3

The problem is that grep -L is exiting with a return code of 1 for some reason. I can't explain why it is doing that though. My understanding is that it shouldn't be doing that because lines are being output. In any case that exit status causes the -exec to evaluate to false and causes find to stop processing the file (the same as any other failing test ...


1

You can use eval in this case: doit() { echo "ok"; } foo="echo a; echo b; doit;" eval "$foo" Or output to a temporary script and source that. Or you could use export -f to export the functions - that's bash-specific though (remember shellshock?).


1

There are two ways: either use export -f to export the function, or use eval to execute the commands in the current shell.


1

Not sure who you're trying to mess with here ;-), but the answer to your question is to use execv(). The first argument is the path of the executable to actually run, and the second argument is the argv[] array that program will receive. If you change its argv[0], your value will show up in top/ps instead of the real program name. For example: #include ...


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I don't know if this will be relevant but did you forget a end quotation? "scripts": { "build-sass:clean": (--->)"node sassy.js | } "scripts": { "build-sass:clean": "node sassy.js" | }


2

I declare in advance that this is a terrible kludge, but given your constraints, I'm not sure you'll find something more elegant. Also, it will not work on Windows. Use bash: class Exetest { public static void main(String[] args) { try { // Create a one-liner for bash // Note that the trick is to do all the redirects ...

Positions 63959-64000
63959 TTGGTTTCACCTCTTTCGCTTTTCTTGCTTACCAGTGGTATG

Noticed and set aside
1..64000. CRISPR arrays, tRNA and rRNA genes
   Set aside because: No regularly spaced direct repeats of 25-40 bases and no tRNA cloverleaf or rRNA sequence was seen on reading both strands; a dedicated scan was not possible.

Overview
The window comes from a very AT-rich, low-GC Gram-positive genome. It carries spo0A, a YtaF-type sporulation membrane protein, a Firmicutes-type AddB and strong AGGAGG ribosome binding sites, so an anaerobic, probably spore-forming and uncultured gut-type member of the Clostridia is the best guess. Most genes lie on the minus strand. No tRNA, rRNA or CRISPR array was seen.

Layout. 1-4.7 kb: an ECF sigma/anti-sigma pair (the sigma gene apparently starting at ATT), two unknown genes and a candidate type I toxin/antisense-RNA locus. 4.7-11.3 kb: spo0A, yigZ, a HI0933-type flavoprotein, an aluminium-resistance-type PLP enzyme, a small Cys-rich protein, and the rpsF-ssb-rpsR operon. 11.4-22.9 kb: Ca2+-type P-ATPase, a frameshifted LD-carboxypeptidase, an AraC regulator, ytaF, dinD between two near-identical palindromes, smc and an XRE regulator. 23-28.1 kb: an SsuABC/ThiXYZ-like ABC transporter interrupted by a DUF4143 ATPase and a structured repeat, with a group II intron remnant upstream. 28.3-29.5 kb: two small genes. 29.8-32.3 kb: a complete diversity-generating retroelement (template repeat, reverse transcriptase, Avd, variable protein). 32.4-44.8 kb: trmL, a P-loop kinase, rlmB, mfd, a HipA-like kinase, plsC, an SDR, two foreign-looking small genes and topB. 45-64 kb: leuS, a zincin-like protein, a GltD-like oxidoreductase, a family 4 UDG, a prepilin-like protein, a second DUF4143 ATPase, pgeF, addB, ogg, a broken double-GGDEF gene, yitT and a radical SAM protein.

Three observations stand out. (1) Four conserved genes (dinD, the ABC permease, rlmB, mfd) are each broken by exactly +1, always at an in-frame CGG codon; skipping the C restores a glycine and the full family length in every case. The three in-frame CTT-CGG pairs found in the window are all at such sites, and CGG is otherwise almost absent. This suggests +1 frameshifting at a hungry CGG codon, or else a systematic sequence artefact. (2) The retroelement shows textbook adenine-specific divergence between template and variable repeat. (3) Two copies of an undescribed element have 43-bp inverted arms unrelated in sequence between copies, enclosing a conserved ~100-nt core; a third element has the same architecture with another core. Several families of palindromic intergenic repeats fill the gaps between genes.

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Well, first, ProcessBuilder is in Java 6 too. If you mean that version in inadequate, or something, then I think there are two pieces of information you need to know. First, the main way of running an "exernal editor" would likely be to use the Runtime class and exec method. I suspect thats what you are doing already? Second, your current GUI, at some level, ...


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tl;dr Use PDO::exec to issue one-off non-prepared statements that don't return result sets. Use PDO::query to issue one-off non-prepared statements that return result sets. Both of these are useful if the statements are only executed one time and/or if they are constructed dynamically in a way that is not supported by prepared statements. Usually ...


1

You have specifically tagged this question with "linux", so I assume that your distribution has the rename tool installed, which is bundled in util-linux package. This avoids command substitution issues and chaining multiple programs: find . -name '*.DELAYED' -execdir rename .DELAYED '' {} \;


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There are two problems with your commands. The first problem is the * in the command. You need to enclose it in a string since otherwise bash would expand it as a glob expression - * expands to all files in the current folder. The command should look like this: find . -name '*.DELAYED' ... The second problem is that command substitutions happen before ...


0

I was experiencing this same kind of issue trying to get the build process to fail in Ant after Karma tests intentionally failed, and executing them with "grunt test". Just added /c before "grunt test", and it worked like a charm <target name="unittest"> <echo>*** KARMA UNIT TESTING ***</echo> <exec dir="api_ui" ...


0

You are not passing arguments to the function execlp() the way it expects them to be. The initial argument for these functions is the name of a file that is to be executed. The const char *arg and subsequent ellipses in the execl(), execlp(), and execle() functions can be thought of as arg0, arg1, ..., argn. Together they describe a list of ...